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Can bloating be serious?
Posted 2 years ago by Clare
In general bloating is likely to be caused by digestive upset, bacterial imbalance, food intolerances, hormonal cycles, or even simply eating too much. You name it! However, there are times when bloating, stomach distension or a feeling of fullness may be a sign that there is something more serious going on. Bloating can indeed be a sign of ovarian, colon or stomach cancer. In all of these cases the growth can cause a discomfort or persistent bloating, but may be misunderstood as just IBS or putting on some weight.
This website is all about natural ways in which to overcome bloating. However, to mark Ovarian Cancer Month this March, we wanted to write an article that underlines the importance of taking warning signs your body gives you seriously. Going to the doctor and discussing your symptoms is the first port of call. Focussing on your wheat and dairy intake may be applicable once you have been given the all clear.
How do I decide whether to see the doctor or not?
Making the distinction between bloating caused by food, and bloating potentially caused by a cancer, isn’t always an easy call and if in any doubt whatsoever, I would suggest that you talk to your doctor. I always maintain that we know our bodies best, and tend to have a feel for when things aren’t quite right.
In general if you feel bloated after a large meal, or always bloat after eating a particular food, and have no distension otherwise, then it is more likely that the bloating is a digestive issue. However, a feeling of fullness and bloating that hasn’t been there before and doesn’t go away should initially be a cause for concern. Another reason for diagnosis being tricky is that it is very common to become bloated with PMS or other hormonal changes such as the menopause. It may be tricky for women to distinguish between the two.
It might be useful to check what other symptoms are considered to be a risk. The NHS ‘be clear on ovarian cancer’ symptoms are the following:
- Feeling full quickly or loss of appetite
- Pelvic or stomach pain
- Needing to pee urgently or more frequently than normal
- Changes in bowel habit
- Extreme fatigue (feeling very tired)
- Unexplained weight loss
You can read more about this on the NHS website
If you have any combination of these you should go to your doctor. Being constantly bloated, putting on or losing weight without changing your diet, unusual changes in your menstrual cycle, or bleeding after the menopause, are all symptoms that you should take to your doctor. There are some resources to help you with recognising symptoms including an app you can download to help you track your symptoms, and some guidelines for getting the most out of your visit to the doctor. I have listed them below.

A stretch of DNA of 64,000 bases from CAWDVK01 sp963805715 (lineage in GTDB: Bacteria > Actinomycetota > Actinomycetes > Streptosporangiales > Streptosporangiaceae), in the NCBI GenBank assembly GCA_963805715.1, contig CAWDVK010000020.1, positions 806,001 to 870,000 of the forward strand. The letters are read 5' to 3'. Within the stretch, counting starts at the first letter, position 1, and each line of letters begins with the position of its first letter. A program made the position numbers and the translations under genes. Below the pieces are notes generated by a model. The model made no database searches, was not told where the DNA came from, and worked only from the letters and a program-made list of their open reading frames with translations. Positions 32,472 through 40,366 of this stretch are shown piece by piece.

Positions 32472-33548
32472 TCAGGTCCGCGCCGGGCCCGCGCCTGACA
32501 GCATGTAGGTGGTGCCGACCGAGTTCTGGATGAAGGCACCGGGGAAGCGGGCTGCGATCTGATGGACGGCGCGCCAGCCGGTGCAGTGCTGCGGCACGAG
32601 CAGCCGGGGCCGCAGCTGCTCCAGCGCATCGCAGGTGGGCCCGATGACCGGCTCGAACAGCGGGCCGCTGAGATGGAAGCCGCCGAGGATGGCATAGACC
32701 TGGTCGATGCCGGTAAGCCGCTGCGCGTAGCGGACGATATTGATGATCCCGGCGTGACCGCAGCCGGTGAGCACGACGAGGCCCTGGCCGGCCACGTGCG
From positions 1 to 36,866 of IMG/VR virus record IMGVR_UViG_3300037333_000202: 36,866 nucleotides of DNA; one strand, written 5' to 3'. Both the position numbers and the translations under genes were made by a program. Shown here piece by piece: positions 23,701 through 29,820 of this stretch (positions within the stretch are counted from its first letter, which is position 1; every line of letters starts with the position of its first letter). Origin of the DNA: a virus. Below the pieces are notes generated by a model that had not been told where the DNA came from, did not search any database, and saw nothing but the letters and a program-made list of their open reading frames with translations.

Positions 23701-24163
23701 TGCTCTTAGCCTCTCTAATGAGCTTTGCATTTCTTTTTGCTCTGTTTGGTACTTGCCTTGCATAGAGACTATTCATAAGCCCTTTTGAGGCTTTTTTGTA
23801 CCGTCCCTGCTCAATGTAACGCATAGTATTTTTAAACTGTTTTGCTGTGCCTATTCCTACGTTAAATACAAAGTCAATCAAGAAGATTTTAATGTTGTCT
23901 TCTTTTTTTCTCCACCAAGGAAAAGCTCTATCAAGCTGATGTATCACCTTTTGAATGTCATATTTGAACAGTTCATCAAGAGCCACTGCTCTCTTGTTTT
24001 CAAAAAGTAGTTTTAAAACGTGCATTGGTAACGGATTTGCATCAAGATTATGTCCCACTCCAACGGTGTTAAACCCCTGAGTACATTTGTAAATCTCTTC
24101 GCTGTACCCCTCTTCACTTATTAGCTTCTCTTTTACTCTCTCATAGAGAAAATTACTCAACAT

I’ve mainly been talking about bloating caused by ovarian cancer; however other cancers in that area of your body can also cause discomfort, bloating or a distended abdomen. Both Cancer Research and the NHS list symptoms on their website for these. Colon cancer for example, can block the colon and tends to be a cause of more of a progressive bloating. If the tumour is lower down, then it may be accompanied with some bleeding. However, if it is higher up then bloating is likely to be the first symptom as the colon becomes more blocked. Stomach cancer usually has very vague symptoms at first, such as indigestion, feeling of fullness, bloating.
Getting the balance right
Early screening and diagnosis for all of these cancers can increase survival rates. The last 6 years or so in the UK has seen a huge emphasis on people recognising symptoms and taking these concerns straight to the doctor. The NHS ‘be clear on cancer’ campaign has been pushing for people to take symptoms seriously, and this has resulted in an increase in referrals and early cancer detection and survival rates. I cannot emphasis enough the importance of taking your symptoms seriously, and also communicating these concerns to your doctor too. Fear of not wanting to face something you are afraid of leads many people to ignore symptoms in the hope they will go away. Facing the fear is an important part of keeping yourself well and healthy.
Having said that, symptoms such as bloating or pain is your body’s way of indicating to you that something is either not right, or simply out of kilter. This may be a warning sign of something serious or just turn out to be a nuisance. However, acting on this is important even if the diagnosis is, thankfully, and most likely, not serious. Remember also that a healthy digestion and absorption is a crucial part of vitality and health. Dealing with a food intolerance or bacterial imbalance is also important for your long term health. Having any fear or worry alleviated will leave you free to address the symptoms naturally. So if you have had your bloating checked by your doctor, then you may find the following blog posts a helpful read.
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